Over a hundred year’s since Genet’s birth, Cate Blanchett, Isabelle Huppert and Elizabeth Debiki took to off-Boradway stages at the Lincoln Centre Festival performing The Maids. The Sydney Theatre Company production was met with mixed reviews, certainly, but no one questioned the talent, force and grandeur of the play. The play’s use of theatre and meta-theatre reflects to the audience a society of contradiction and ever-changing facade. It questions choice itself and asks can we ever be truly free?

Meanwhile, in 2016 Melbourne Australia, Anti-Hamlet has taken to the stage.


Part two — Anti-Hamlet

Taking the philosophical aberration in the title from Deleuze and Guattari, not the aforementioned Sartre, and featuring Freud, rather than those two Frenchmen, Anti-Hamlet is the final piece in a trilogy of Shakespeare re-imaginings by Mark Wilson — who wrote, directed and stars in the show. As Deleuze is reportedly said of doing to other philosophers, Wilson has a reputation for buggering Shakespeare to create a new beast. Of this incarnation, my theatregoing friend said, “This is more depressing than the original,” it was a compliment.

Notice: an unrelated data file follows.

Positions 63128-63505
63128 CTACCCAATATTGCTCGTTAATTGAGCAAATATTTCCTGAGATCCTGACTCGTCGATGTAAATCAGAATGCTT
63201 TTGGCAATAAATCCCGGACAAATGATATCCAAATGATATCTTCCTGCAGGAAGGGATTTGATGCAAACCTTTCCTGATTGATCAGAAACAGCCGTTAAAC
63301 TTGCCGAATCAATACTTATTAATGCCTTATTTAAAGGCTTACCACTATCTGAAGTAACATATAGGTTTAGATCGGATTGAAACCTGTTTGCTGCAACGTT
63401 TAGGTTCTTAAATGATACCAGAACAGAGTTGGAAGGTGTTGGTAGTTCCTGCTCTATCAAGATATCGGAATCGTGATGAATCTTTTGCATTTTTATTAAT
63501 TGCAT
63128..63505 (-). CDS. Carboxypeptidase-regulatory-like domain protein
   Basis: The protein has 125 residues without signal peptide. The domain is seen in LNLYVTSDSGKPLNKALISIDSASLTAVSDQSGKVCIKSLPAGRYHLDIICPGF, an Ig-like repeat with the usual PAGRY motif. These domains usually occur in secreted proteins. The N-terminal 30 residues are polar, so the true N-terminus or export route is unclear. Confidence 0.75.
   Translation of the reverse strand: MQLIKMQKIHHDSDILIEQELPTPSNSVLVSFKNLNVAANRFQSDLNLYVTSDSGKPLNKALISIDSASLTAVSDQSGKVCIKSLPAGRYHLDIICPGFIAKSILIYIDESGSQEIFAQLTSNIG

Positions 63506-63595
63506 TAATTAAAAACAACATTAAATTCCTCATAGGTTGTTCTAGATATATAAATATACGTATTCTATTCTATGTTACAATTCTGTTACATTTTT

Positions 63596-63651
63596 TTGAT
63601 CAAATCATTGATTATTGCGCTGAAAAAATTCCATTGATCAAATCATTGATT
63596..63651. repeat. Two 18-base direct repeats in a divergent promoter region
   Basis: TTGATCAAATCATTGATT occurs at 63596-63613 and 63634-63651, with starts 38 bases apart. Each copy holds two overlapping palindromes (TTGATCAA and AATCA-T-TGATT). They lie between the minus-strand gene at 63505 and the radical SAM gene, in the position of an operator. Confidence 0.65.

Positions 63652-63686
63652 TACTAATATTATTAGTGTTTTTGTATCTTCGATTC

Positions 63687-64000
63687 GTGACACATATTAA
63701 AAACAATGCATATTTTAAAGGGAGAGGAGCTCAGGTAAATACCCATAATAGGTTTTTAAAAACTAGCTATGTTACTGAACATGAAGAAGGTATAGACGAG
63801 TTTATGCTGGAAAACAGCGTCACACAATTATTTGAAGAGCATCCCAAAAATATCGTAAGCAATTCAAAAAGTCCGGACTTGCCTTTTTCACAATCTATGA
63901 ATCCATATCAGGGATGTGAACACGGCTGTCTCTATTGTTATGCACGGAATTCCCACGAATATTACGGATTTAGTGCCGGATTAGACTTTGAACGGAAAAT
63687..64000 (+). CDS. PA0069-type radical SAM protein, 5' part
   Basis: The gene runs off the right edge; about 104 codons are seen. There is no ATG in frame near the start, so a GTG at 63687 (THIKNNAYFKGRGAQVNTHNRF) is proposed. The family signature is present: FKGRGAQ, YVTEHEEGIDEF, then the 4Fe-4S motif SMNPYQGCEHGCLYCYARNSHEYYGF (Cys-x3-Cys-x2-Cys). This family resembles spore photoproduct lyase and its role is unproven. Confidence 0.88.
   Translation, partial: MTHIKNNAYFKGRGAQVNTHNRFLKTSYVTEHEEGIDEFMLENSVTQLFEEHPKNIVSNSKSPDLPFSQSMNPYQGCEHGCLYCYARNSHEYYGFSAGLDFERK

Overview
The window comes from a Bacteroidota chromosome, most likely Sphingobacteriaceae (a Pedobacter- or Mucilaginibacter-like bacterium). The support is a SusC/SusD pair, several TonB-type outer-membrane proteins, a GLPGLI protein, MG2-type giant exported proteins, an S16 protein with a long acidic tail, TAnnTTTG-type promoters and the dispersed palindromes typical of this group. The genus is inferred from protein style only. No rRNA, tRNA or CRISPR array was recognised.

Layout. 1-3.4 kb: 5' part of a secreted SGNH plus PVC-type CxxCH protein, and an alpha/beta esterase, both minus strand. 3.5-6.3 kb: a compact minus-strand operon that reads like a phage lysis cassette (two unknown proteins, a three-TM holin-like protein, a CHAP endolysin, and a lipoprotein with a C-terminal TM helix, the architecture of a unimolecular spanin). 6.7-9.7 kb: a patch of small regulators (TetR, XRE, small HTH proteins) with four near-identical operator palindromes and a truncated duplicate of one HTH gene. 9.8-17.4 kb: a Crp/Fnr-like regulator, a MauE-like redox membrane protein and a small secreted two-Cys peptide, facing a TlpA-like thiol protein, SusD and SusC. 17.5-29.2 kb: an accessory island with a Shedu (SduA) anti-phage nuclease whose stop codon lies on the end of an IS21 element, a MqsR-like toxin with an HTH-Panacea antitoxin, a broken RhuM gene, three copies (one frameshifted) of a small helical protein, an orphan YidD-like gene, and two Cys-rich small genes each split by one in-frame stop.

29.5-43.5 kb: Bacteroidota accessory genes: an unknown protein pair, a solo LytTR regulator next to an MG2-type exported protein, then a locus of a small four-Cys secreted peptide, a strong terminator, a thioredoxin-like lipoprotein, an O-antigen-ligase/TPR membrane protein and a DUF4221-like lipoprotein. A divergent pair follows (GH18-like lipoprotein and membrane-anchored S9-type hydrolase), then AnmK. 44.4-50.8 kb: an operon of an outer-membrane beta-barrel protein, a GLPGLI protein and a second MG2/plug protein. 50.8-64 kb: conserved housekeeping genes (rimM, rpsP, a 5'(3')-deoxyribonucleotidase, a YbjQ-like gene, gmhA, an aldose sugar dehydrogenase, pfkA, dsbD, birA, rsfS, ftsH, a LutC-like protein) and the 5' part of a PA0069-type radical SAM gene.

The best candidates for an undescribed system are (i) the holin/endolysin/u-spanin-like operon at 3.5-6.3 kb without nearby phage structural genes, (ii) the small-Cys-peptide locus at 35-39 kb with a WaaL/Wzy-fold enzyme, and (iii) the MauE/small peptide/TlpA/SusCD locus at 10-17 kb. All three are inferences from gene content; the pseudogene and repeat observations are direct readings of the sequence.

Anti-Hamlet. Copyright New Working Group

It begins with Hamlet (Wilson) telling us that he is depressed. He stands upon the stage on the stage—complete with scaffolding, a lighting rig and luscious red curtains—and soliloquises for us. We meet his childhood friend, Ophelia (Natascha Flowers), who has just returned from Oxford; she is a Rhodes scholar, and is now dedicated and ready to address Denmark’s many humanitarian crises, like offshore detention. Hamlet is still making one-man shows and pursuing The Arts.